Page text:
MA in Fine Procrastination

I am now nearly half way through my part-time MA by research in Art and Design. I am sitting here in my studio in Wolverhampton doing what I do best: procrastinating. Even better, I am writing about procrastinating. I should actually say that I am reflecting back on the last 8 months, since I started in October, and that is a useful thing to do. It isn’t procrastinating at all. But no, I really am just procrastinating, by writing about procrastinating. 

As I type, I am sat in my studio sipping coffee and thinking. This is more-or-less what I do every week, twice, sometimes thrice a week. It feels as if this is what I have been doing for the whole 8 months now: sitting, sipping coffee, looking out over the lovely Wolverhampton skyline from my sixth-floor studio window, and thinking. I think a lot.

I’ve read all of these, honest!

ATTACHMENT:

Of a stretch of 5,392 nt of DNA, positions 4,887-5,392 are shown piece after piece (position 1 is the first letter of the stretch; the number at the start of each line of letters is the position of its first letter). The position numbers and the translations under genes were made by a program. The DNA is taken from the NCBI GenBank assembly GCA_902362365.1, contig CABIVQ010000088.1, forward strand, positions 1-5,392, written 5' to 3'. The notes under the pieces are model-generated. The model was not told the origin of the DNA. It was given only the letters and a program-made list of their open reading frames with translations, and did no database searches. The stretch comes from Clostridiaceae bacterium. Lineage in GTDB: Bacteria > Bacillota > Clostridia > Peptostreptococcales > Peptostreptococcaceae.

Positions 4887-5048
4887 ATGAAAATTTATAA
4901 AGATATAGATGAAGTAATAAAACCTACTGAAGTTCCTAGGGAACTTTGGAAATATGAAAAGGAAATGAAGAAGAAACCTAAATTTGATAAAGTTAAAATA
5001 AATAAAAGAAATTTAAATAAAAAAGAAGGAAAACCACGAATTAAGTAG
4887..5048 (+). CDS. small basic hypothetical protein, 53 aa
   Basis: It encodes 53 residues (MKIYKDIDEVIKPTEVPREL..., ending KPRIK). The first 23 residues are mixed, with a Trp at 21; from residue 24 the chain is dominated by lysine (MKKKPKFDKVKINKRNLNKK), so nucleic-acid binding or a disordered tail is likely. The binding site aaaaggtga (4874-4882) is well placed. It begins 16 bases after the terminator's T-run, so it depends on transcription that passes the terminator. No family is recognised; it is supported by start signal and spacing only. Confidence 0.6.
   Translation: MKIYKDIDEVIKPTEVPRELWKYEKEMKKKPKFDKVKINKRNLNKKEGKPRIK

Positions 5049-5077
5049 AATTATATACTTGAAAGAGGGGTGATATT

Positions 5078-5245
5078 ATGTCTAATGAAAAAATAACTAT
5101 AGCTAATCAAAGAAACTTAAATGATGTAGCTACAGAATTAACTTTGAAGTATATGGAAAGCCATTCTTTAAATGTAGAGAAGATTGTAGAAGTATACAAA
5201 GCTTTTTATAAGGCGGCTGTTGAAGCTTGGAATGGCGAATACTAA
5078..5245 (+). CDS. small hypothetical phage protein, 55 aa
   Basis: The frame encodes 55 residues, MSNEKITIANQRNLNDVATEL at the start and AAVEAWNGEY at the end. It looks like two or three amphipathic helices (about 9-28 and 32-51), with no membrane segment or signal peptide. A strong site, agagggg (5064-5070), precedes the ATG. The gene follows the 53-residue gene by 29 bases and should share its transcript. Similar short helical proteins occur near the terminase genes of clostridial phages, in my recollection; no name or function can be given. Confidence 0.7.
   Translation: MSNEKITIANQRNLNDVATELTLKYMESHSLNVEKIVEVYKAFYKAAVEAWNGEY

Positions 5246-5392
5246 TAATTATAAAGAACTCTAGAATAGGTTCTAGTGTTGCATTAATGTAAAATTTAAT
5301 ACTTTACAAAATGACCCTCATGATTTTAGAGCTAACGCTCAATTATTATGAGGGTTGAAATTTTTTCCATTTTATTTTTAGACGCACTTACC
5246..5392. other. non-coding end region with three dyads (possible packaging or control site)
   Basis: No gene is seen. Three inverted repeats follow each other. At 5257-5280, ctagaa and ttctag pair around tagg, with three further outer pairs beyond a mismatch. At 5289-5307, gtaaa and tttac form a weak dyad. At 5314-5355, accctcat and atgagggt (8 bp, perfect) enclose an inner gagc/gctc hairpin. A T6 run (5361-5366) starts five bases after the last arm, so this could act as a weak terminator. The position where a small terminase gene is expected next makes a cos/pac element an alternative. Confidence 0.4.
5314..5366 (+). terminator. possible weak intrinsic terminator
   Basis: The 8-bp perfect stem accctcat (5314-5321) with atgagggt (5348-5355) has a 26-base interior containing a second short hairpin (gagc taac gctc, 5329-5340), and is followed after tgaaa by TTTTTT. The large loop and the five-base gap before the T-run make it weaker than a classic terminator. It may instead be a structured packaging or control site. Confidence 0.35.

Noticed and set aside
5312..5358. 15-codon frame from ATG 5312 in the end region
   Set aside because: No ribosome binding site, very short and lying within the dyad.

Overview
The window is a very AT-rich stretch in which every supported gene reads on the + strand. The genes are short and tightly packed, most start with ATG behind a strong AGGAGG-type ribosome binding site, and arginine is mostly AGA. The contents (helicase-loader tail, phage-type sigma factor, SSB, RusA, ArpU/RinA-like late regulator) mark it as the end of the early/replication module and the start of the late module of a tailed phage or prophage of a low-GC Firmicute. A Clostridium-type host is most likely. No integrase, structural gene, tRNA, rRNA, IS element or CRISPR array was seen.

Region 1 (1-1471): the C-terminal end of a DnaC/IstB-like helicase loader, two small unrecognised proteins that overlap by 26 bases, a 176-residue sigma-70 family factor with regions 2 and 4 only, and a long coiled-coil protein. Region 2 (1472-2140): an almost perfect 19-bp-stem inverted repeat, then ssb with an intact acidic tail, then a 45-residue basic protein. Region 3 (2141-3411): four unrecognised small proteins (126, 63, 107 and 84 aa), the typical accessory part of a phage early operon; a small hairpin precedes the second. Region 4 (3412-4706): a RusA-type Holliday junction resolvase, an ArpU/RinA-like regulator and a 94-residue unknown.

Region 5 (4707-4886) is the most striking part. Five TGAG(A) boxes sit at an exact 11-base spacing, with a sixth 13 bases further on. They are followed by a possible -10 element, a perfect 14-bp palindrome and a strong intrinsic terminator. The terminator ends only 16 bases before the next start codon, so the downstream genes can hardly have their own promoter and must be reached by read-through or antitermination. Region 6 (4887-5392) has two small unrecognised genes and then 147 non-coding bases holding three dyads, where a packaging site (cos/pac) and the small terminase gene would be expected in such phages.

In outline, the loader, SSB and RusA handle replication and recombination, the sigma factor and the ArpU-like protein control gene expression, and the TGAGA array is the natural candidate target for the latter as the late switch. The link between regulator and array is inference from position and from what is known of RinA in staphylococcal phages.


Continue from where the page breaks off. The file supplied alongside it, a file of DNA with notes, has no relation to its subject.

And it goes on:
There are days when I feel that all I have achieved is ‘faff’, think and daydream. There are days and days when I seem to just sit here, often by myself but not always, sip coffee, leaf through the odd high-brow art book, jot a few notes down in a Word document called ‘MA Thesis draft’, browse the university library catalogue for ideas, post something peculiar on Facebook (such as: thoughts have shape, discuss) and perhaps do the odd painting (not much painting, just the odd one). This routine entertains me for hours. This routine has kept me going for weeks, 8 months in fact. 

However, if I look at all those notes, musings and odd paintings I have gathered around me over the last 8 months or so, I see that I have perhaps done something. It might not be as tangible as I’d like it to be, but there is something there. Perhaps it is more a cloud of thought than a concrete, touchable object.